Clue two: On a limestone block found in the village of Abusir, which probably came from Neferirkare's mortuary temple, we find that king along with his consort Khentkaues II and his eldest son, Neferre. We believe that Neferre, which means "Re is beautiful", probably later changed his name to Neferefre which means, "Re is his beauty". As the southeast corners of the Giza pyramids line up with each other and point to the ancient center of Heliopolis, so too do the northwest corners of the main most the pyramids at Abusir. The first two pyramids on a line with Heliopolis at Abusir are those of Sahure and Neferirkare, with this third unfinished pyramid being next. Therefore, it would seem that it belonged to the next king, who we believe to have been Neferefre.

Other archaeological evidence has since strengthened the assumption that the pyramid is that of Neferefre. We believe the pyramid was called, "Divine is Neferefre's power".

The unfinished nature of this pyramid has also aided Egyptologists in their study of the construction of pyramids. For this particular pyramid, first the underground pit was dug for the burial chamber and the descending corridor.Next, huge limestone blocks were laid as a foundation and finally the core of the pyramid was built atop the foundation.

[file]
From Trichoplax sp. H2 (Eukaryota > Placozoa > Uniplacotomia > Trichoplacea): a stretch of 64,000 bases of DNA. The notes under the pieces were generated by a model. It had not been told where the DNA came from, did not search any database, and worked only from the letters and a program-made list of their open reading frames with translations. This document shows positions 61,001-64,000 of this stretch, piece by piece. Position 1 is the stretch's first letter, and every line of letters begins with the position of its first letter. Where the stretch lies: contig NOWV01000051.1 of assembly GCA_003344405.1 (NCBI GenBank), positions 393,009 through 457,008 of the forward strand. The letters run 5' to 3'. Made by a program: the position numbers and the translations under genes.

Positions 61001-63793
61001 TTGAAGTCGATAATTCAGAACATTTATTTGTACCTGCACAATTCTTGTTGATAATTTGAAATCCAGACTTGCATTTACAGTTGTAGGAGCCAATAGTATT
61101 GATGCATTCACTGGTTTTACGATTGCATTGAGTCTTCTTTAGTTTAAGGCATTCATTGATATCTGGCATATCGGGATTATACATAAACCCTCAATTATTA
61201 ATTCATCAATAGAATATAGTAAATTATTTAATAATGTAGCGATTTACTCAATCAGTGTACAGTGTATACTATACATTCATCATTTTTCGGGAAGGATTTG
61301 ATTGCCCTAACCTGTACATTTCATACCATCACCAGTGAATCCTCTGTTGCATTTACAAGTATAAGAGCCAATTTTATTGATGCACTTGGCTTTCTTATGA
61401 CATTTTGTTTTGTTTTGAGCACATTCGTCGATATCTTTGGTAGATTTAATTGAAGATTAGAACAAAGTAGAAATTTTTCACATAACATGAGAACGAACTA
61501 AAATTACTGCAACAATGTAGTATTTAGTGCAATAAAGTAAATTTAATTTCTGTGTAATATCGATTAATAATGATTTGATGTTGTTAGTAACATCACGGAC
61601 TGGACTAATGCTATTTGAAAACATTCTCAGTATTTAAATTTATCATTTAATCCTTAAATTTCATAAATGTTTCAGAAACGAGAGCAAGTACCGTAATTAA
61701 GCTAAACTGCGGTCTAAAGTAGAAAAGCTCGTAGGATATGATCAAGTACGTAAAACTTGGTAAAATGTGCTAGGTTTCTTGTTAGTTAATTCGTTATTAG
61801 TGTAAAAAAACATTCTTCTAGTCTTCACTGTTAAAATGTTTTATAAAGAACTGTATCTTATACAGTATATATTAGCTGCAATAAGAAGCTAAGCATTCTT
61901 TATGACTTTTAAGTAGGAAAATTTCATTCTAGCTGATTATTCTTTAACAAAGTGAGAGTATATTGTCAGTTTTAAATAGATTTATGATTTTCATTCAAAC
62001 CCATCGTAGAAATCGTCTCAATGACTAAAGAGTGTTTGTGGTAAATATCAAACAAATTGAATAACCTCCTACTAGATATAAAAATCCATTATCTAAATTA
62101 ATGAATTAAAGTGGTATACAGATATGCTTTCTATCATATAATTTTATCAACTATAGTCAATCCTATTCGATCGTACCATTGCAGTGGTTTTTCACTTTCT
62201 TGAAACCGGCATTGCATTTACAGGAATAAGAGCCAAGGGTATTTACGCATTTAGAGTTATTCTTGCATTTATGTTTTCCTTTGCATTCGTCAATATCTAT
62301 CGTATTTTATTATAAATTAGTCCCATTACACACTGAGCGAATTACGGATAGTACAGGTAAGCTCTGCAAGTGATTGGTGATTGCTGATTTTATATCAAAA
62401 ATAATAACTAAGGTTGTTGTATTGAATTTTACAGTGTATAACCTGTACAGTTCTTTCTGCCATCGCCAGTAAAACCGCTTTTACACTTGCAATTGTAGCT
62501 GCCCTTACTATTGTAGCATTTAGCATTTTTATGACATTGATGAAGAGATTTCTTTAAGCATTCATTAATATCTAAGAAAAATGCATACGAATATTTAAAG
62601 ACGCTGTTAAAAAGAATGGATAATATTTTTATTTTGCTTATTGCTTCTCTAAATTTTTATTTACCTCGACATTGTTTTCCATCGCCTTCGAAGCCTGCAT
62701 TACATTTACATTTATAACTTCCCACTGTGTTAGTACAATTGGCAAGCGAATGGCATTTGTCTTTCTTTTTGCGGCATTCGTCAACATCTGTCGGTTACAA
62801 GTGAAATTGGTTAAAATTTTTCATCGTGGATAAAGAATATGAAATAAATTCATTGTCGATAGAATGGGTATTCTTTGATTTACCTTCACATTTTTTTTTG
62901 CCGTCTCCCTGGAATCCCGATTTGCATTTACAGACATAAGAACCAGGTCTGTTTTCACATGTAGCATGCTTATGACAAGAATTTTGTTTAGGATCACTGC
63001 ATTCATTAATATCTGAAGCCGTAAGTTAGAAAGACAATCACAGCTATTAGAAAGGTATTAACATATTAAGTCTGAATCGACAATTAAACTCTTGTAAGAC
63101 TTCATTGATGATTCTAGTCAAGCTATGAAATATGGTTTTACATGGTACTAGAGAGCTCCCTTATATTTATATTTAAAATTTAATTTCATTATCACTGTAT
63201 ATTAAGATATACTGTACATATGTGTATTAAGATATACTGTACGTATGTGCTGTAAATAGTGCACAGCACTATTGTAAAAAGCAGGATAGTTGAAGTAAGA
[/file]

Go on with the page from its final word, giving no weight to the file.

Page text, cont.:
The core was built of horizontal layers about a meter high, with the outer mantle consisting of large, rough blocks up to five meters long. These were stacked to make the first core step about seven meters high.A clay mortar was used for binding. Internal blocks, particularly around the cavities, were smaller. In between the inner and outer layers of the core was fill, consisting of sand, rubble, clay and some stone fragments. We believe Neferefre probably died prior to completion of the first core level, so the remainder of the pyramid that was finished, as well as the mortuary temple were probably by his successors.